The announcement of a 780,000m² new residential development in Saint Petersburg reinforces our forecast for Russia's residential and non-residential construction industry of 5.5% real growth over 2013. Following a slump in homebuilding between 2008 and 2010, 2011 witnessed a relative surge in activity which was largely sustained through 2012. Strong house price performance in Russia's major cities suggests that demand will remain robust for the medium term, and developers will benefit from the country's inherent supply shortages.
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|Residential And Non-residential Building Industry Values Real Growth (%)|
This US$1bn-plus contract has been awarded to the British company Mace. Appointed as delivery partner by SPb Renovation, Mace is responsible for the project, design, cost, and construction management, in addition to technical supervision. The Gutenborg project will provide housing for 25.000 people and it will include 15,600 apartments, three schools, five kindergartners, a polyclinic and supporting roads, transport and utilities infrastructure.
Construction sector growth in Russia is driven by increased demand for housing and modernisation of existing infrastructure. In fact, this was the core of Mace's previous commission from SPb Renovation. In 2012, Mace assisted SPb Renovation with programme management procedures for 22 projects to modernise a significant proportion of St Petersburg's housing. As a result, previously neglected areas of the city were significantly transformed. The Gutenborg project constitutes a substantial opportunity for Mace to consolidate its presence in the Russian market and potentially expand further to the east.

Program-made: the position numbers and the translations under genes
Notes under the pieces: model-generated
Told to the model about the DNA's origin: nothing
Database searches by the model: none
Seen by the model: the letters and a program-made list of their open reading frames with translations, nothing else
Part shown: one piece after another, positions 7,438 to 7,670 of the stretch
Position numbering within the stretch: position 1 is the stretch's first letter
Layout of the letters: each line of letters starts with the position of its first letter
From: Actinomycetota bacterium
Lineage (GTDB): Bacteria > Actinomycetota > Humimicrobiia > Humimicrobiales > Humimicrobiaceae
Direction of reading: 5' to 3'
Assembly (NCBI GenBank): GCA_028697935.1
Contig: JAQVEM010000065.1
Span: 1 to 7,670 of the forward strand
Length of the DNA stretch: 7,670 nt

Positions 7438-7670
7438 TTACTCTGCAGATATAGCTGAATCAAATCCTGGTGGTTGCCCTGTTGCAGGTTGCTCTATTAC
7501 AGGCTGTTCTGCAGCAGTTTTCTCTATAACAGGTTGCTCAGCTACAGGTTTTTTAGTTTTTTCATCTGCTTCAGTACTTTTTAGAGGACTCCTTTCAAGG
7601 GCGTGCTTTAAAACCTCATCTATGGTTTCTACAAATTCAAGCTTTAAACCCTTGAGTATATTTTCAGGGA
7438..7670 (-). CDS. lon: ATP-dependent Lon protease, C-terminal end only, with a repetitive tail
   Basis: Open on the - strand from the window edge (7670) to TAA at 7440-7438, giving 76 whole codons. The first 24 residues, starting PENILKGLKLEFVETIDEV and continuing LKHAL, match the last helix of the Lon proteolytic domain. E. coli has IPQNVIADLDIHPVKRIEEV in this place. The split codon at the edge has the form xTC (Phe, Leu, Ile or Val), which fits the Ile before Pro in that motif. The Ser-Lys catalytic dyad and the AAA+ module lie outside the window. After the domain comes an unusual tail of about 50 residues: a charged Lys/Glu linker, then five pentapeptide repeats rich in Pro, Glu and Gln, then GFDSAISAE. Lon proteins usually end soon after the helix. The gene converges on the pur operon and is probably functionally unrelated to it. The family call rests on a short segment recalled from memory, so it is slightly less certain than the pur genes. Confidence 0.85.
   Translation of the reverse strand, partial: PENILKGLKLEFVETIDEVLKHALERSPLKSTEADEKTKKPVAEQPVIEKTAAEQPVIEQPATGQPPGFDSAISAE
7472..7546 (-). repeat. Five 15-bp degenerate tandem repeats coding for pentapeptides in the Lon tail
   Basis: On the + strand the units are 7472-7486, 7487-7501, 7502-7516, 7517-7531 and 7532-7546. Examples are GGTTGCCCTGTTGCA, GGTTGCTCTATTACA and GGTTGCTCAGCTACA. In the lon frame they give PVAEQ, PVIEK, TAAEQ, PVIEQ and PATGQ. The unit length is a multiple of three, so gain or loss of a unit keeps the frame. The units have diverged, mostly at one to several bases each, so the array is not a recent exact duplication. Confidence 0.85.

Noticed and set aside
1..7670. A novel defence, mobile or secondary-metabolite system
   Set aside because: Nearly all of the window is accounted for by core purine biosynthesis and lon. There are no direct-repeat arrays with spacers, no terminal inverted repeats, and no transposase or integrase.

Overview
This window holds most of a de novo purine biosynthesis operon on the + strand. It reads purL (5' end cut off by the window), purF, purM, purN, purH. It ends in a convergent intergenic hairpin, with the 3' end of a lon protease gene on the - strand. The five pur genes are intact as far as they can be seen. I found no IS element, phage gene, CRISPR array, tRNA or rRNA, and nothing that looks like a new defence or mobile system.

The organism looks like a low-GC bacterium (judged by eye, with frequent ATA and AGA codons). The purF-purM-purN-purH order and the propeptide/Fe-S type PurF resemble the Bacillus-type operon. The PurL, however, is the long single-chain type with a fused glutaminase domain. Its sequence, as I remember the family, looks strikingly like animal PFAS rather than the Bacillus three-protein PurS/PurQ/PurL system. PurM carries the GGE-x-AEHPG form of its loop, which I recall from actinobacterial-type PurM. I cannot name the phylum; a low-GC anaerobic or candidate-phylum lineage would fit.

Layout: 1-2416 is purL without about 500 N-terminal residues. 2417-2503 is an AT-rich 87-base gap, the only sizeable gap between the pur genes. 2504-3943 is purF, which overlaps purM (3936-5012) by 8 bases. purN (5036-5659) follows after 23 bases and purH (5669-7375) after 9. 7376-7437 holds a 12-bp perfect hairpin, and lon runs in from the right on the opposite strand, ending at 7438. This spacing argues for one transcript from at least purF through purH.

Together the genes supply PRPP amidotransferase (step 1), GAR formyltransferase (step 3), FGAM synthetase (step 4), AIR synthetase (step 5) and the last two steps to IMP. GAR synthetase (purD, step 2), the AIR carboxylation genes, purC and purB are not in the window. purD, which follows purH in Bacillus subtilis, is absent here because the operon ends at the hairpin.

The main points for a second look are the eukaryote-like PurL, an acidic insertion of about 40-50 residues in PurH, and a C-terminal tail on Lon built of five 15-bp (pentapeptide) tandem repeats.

Saint Petersburg's housing market is currently dominated by inexpensive small and medium-size apartments. Demand concentrates in large-scale development projects where prices have been increasing slowly since 2012 - a trend that is expected to continue throughout 2013. Also, increasing demand for houses is reflected in the growing popularity of mortgages - about 50% of sales are financed through this scheme.
The growth in residential building is also supported by the government's promise to reduce the cost of middle class housing by 20% by 2018. This policy is complemented by the assignment of certain amounts of government land to developers free of charge, provided that firms cap prices for the constructed units. In order to fund these projects, the country's two largest banks have agreed to provide subsidised loans for both homebuyers and homebuilders. According to Prime Minister Medvedev, the aim of these policies is to double residential construction over the next five years.